That is unfortunate. Although many arguments can be made that Detroit's
travails are all of Detroit's own making, not all are, and, even if that was
not so, the present state of the American economy makes standing on principle
in opposing a bailout about as sensible as demonstrating proper methods in gun
cleaning by blowing one's heads off.
In one sense, the plight of the auto industry is a fairly common American
problem, as it has been allowed to fester and worsen right up until the
situation has become the most dire crisis possible. This is the common way in
which public policy concerns are addressed in modern-day America; one should
not expect much of a consensus on what to do regarding global warming to
develop prior to most of the Great Plains being burnt to a crisp.
I recollect seeing in the early 1980s a TV news crew sticking a microphone in
front of a just laid-off US autoworker. His response was far from surprising:
"I lost my job to the Germans and the Japanese. I thought we beat those two
The person being interviewed was too young to have even been alive during World
War ll, let alone to have fought Germany and Japan, but his sentiments were far
from uncommon. Much of America felt the same way about the new economic
competition from its previously vanquished foes; to judge by the way they did
their job, that included most of the management of US auto companies.
As described by David Halberstam in The Reckoning, his massive 1986 book
on the decline of Ford and the rise of Nissan, the generation that came to
occupy the highest levels of management in the US auto industry in the 1970s
and early 1980s cut their teeth in the business as young executives in the
1950s, certainly, the fields of Elysium for US automakers.
Their main pre-war competitors, Germany, France, Britain, and to some extent
Japan, had been either bombed or bankrupted out of the market, leaving Detroit
alone to satisfy the needs of the huge and car-voracious domestic market. Most
of the US automakers were about equal in terms of the quality of their product
output, but that factor wasn't even all that relevant, since cars then were far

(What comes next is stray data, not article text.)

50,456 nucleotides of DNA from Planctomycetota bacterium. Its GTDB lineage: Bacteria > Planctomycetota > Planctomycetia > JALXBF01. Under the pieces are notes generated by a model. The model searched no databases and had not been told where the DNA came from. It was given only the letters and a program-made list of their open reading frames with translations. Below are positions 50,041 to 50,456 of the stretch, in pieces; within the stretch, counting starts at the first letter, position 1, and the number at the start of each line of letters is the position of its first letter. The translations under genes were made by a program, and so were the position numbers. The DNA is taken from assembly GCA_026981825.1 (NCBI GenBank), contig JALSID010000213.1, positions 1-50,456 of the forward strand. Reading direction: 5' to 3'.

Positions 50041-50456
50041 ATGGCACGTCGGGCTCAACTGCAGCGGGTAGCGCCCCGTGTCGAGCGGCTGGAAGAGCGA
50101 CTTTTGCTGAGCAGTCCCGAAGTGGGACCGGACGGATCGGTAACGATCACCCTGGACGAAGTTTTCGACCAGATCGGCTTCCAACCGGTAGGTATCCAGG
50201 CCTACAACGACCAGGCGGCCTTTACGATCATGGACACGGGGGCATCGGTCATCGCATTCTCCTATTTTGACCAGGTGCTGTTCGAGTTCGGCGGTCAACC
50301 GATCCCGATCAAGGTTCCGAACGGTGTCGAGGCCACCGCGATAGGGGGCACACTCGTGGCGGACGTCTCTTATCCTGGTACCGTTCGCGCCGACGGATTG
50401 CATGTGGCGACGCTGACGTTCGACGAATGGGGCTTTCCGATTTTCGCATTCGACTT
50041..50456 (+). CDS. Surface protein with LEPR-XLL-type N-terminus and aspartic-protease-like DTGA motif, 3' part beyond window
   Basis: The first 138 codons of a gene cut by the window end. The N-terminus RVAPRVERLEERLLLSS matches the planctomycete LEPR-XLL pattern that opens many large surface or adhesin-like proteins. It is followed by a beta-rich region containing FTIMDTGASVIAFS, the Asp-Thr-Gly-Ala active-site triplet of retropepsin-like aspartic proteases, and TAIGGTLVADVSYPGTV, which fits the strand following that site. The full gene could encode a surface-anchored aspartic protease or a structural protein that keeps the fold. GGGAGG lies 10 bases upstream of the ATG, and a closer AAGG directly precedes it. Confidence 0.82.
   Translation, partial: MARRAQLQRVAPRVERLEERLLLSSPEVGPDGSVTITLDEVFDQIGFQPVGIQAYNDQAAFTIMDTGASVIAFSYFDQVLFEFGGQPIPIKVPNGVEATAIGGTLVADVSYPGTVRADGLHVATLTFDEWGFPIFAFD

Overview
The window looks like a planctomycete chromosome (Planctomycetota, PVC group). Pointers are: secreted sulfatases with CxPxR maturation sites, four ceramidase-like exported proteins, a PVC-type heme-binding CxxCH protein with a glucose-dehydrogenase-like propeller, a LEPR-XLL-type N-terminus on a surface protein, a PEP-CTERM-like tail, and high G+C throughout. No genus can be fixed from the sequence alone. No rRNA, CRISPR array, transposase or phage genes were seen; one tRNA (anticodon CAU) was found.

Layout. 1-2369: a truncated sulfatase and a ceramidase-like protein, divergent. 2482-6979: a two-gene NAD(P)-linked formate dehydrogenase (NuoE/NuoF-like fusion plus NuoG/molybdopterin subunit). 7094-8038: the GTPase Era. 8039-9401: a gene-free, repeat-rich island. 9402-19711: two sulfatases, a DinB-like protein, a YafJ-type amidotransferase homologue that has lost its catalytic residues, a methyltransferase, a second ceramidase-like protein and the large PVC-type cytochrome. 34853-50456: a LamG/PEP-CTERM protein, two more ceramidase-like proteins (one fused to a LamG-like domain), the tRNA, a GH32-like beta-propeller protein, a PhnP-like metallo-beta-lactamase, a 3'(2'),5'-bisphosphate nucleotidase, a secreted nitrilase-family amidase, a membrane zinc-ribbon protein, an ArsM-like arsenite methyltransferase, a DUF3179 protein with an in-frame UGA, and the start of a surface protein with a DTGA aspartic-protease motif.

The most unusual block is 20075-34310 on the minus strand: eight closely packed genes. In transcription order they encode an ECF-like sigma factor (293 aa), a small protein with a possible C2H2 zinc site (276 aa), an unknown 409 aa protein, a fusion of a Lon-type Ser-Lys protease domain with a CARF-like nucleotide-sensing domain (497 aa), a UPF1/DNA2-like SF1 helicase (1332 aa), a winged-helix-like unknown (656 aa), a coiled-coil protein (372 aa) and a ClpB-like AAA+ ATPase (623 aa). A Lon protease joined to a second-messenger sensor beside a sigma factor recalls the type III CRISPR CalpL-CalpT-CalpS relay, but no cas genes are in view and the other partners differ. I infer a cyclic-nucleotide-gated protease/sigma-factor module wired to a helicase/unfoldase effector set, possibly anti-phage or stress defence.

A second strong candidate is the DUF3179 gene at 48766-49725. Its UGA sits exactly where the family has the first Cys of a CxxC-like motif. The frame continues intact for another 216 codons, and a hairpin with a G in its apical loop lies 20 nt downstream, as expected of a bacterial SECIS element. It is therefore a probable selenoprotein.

less complicated machines than they are today, and prosperous America of that
time made car purchase decisions far more on the basis of sleek lines and added
chrome than anything else.
The Germans and Japanese were making tentative inroads into the market by the
mid-1960s, but their initial products, Volkswagen Beetles and Toyota Crowns,
with their small (less than one liter) engines, were more seen by Detroit as
objects of derision, said to be probably driven by pinko liberal arts
professors and beatniks, rather than serious competition. In Detroit, they were
still very happily pumping out all those full-throated rubber burning V-8s .
Thus, in corporate, just like in animal, evolution, it was the slow, fat and
the dull that were the first, easy prey for the lean, hungry and lithe
The clock starts ticking
The first tick on the clock for Detroit was the 1973 Arab oil embargo and
subsequent oil price shock. American car owners soon realized that all those
little "foreign jobs" they so derided were now breezing past the gas stations
where those with gas guzzlers were spending hours in line. Also, something else
was noted - the foreign cars didn't seem to be so prone to breakdown as the
Very few mechanics were at first competent in working on foreign cars, so the
foreign manufactures realized that to sell their product in America, they had
to be exceptionally well made. If there were no mechanics, the cars would be
built so as not to need them.
American W Edwards Deming, a veritable prophet without honor in his homeland,